I was raised as an Orthodox Christian by a strict parent. Throughout the last few years, I have learned to understand that her intentions were never malicious, and that she was only ever trying to protect me by doing what she thought was best. The truth is that, just like myself, she was failed by her upbringing. She was only repeating what she knew. From a young age, I was taught my place as a Christian woman, which meant no short shorts, no tank tops, no high heels. Long skirts must be worn to church so as to not distract the men and boys. No dance parties, no romantic movies, no makeup, no bright colored bras so I won’t bring any unnecessary attention to myself. As I started puberty, I was never told about sex or what a period was. I did not know that women shaved their legs or what a condom was. My lack of knowledge on these topics was a result of me being pulled out of public school because of the required sexual education classes. By the time I was in middle school, I resented my female identity. I slept on my chest at night as I begged God not to not let me grow boobs, and when I woke up, I would bind my chest with multiple sports bras to hide the very thing that I was. I dressed in boy’s clothes, befriended only boys and spent the rest of my time envying how simple and carefree their lives appeared. To me, women were disgusting. Everything I was taught about femininity revolved around one concept; we were people who were distractions, who were there to lure innocent men in with our sex appeal and served as temptations to throw people off their path. And as someone who firmly believed in modesty and purity, I was ashamed of what I was. I knew that these stereotypes did not apply to me, yet I never hated myself more. 

By the time I was fourteen, I started to resent my faith and began to realize that Orthodoxy was not for me. As I started silently rebelling against everything I had been taught, I slowly began to fall back in love with myself and did something I had never done before; embrace my femininity. I began to appreciate every curve and imperfection on my body, realizing that nature built me this way so that I could one day nurture and carry a child inside me. I began ditching the surplus of oversized baggy t-shirts and basketball shorts in my closet and replaced them with skinny jeans and crop tops. For the first time in years, I was glowing, confident and happy. I suddenly wasn’t ashamed of showing off my feminine features, or kissing a boy, or wearing makeup. I was finally content with myself. However, I quickly began noticing that there was someone close to me who didn’t appreciate this new transition I had made. They would silently watch me get ready for school in utter disappointment, and make passive aggressive remarks about how the light makeup I was wearing made me look like a whore. This quickly turned into screaming fits, resentment and utter bitterness towards one another. I couldn’t understand why she didn’t like seeing me happy, all while she was probably thinking that her beloved child was succumbing to darkness.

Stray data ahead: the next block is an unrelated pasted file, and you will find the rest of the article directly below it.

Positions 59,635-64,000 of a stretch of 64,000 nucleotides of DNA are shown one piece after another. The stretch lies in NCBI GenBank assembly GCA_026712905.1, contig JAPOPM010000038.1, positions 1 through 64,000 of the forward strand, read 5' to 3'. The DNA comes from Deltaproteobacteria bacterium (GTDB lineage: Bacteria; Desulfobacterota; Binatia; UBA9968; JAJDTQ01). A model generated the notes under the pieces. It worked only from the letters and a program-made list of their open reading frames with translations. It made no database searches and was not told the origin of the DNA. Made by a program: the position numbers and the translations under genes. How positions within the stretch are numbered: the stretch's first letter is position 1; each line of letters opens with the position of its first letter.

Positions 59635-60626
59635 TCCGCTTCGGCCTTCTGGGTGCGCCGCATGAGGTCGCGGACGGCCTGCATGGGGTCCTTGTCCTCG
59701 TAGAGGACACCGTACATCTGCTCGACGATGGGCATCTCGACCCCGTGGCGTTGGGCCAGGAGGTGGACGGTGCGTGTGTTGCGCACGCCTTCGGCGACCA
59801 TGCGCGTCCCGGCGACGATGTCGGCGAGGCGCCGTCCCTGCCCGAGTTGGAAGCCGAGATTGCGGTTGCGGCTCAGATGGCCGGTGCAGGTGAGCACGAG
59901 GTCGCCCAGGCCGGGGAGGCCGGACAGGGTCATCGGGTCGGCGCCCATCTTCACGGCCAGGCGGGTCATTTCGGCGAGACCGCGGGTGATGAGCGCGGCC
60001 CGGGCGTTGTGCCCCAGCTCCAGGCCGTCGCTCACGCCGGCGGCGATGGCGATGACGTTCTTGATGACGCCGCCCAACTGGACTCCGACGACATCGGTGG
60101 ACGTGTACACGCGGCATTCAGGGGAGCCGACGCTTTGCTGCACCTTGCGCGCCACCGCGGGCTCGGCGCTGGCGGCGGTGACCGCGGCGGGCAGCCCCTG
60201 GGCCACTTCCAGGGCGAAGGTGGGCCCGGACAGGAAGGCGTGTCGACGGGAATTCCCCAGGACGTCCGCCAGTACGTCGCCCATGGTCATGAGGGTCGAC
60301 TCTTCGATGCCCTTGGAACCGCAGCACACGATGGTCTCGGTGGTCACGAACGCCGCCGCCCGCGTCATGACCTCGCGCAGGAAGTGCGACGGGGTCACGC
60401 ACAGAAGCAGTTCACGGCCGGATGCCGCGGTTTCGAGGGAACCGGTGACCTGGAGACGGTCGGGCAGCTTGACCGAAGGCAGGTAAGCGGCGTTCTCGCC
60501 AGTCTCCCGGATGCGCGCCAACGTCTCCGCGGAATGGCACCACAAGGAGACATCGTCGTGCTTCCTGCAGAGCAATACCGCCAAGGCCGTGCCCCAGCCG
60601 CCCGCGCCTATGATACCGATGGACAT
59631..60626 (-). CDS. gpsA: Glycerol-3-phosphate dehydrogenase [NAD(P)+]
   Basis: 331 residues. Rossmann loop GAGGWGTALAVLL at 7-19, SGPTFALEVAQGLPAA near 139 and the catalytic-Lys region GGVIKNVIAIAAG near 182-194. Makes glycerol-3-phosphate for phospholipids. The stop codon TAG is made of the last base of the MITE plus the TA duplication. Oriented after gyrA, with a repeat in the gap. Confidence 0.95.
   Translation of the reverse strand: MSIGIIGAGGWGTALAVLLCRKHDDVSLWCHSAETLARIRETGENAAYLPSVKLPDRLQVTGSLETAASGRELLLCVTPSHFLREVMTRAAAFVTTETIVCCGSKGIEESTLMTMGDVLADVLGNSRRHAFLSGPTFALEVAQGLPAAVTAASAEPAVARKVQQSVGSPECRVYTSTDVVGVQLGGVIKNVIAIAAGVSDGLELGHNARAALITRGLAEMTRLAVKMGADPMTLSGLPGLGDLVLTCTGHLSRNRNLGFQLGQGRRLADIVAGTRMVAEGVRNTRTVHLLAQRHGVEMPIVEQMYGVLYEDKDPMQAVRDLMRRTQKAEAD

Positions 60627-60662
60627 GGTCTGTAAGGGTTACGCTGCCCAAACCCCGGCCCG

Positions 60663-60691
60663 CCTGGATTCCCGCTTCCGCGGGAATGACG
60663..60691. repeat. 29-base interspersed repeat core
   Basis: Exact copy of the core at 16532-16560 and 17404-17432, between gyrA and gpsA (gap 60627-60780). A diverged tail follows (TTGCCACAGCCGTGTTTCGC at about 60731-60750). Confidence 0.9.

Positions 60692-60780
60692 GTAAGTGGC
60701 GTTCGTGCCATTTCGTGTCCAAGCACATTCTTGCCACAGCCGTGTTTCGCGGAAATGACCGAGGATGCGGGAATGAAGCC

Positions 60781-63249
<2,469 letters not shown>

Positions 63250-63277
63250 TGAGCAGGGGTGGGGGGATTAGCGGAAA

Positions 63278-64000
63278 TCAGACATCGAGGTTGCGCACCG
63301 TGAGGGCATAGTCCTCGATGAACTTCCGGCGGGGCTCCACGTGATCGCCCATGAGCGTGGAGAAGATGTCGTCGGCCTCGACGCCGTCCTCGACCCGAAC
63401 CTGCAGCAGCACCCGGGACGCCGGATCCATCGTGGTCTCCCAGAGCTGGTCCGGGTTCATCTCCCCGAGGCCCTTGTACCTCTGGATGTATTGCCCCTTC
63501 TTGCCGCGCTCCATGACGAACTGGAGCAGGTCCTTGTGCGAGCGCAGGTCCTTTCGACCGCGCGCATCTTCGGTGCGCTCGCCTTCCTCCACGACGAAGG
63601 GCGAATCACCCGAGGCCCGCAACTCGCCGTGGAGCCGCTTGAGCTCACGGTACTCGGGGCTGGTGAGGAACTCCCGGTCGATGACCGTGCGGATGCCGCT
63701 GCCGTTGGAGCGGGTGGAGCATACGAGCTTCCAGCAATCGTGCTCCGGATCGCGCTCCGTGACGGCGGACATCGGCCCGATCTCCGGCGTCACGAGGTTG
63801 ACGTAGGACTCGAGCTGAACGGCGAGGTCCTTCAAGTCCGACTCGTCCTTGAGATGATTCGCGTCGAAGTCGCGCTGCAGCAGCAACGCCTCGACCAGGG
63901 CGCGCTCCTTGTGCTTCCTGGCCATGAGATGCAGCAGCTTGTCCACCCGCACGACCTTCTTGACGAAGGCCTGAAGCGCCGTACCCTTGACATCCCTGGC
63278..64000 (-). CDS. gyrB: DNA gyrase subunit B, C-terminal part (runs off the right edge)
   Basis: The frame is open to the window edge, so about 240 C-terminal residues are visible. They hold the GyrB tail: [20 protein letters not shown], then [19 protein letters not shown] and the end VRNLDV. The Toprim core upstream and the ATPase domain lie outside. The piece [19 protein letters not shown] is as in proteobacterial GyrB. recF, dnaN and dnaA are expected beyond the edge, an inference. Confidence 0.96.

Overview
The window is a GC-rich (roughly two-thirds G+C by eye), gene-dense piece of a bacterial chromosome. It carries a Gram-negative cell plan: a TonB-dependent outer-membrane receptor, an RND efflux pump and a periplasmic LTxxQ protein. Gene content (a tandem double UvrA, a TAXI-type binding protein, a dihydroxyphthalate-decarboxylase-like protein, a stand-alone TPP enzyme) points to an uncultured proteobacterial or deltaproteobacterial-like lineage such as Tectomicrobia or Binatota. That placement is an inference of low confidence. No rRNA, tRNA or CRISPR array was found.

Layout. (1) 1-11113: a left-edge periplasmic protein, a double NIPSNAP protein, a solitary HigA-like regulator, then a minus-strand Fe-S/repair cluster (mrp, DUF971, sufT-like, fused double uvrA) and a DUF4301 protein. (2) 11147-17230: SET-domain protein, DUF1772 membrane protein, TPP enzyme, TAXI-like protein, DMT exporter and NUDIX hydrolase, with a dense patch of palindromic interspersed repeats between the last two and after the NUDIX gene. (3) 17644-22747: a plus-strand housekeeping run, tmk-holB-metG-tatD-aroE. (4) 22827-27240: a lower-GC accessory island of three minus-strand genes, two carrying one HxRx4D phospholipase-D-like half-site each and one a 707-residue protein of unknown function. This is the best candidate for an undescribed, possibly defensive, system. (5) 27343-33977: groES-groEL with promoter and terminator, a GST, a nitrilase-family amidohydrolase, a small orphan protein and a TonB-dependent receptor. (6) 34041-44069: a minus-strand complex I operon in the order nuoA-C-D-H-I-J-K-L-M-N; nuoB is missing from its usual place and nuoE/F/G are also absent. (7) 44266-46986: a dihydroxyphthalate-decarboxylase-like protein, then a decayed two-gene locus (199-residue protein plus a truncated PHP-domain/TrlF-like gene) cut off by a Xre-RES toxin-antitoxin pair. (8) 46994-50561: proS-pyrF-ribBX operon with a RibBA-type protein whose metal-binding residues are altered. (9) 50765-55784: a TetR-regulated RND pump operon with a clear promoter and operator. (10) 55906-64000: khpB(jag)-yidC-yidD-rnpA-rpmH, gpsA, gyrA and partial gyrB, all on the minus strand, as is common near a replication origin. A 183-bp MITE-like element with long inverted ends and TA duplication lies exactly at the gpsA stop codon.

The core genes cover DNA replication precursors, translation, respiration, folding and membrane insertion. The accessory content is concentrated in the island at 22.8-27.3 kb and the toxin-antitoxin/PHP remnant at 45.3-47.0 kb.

My high school years were the time my upbringing resulted in me losing my innocence. Growing up, I was never taught about how to be confident, how to spot red flags in myself and others or when it was time to leave a toxic situation. I was oblivious to the fact that bad people existed. All I was ever taught was that I was the problem, and as long as I kept my legs closed, nothing bad would ever happen to me. As a result, for most of high school I found myself in several unhealthy friendships that not only damaged my perception of what kind of people I needed to surround myself with, but also negatively affected my mental health. On top of this, I stayed in an emotionally abusive relationship for three years because I did not know how to set boundaries or when to leave. When I attempted to open up about what I had gone through, I was blamed for everything and told that the way I was treated in that relationship was my punishment for having premartial sex. As unfortunate as it is, what happened to me is what happens to people when they are not taught to stand up for themselves. This is what happens when women are not taught about their self-worth, their image and how to let other people treat us. People will naively enter toxic situations which will inevitably strip them of their self-esteem. Young girls who are raised in similar circumstances as myself will begin blaming themselves for what went wrong. After all, it’s what makes the most sense given that they’ve been taught that women are the root of all evil.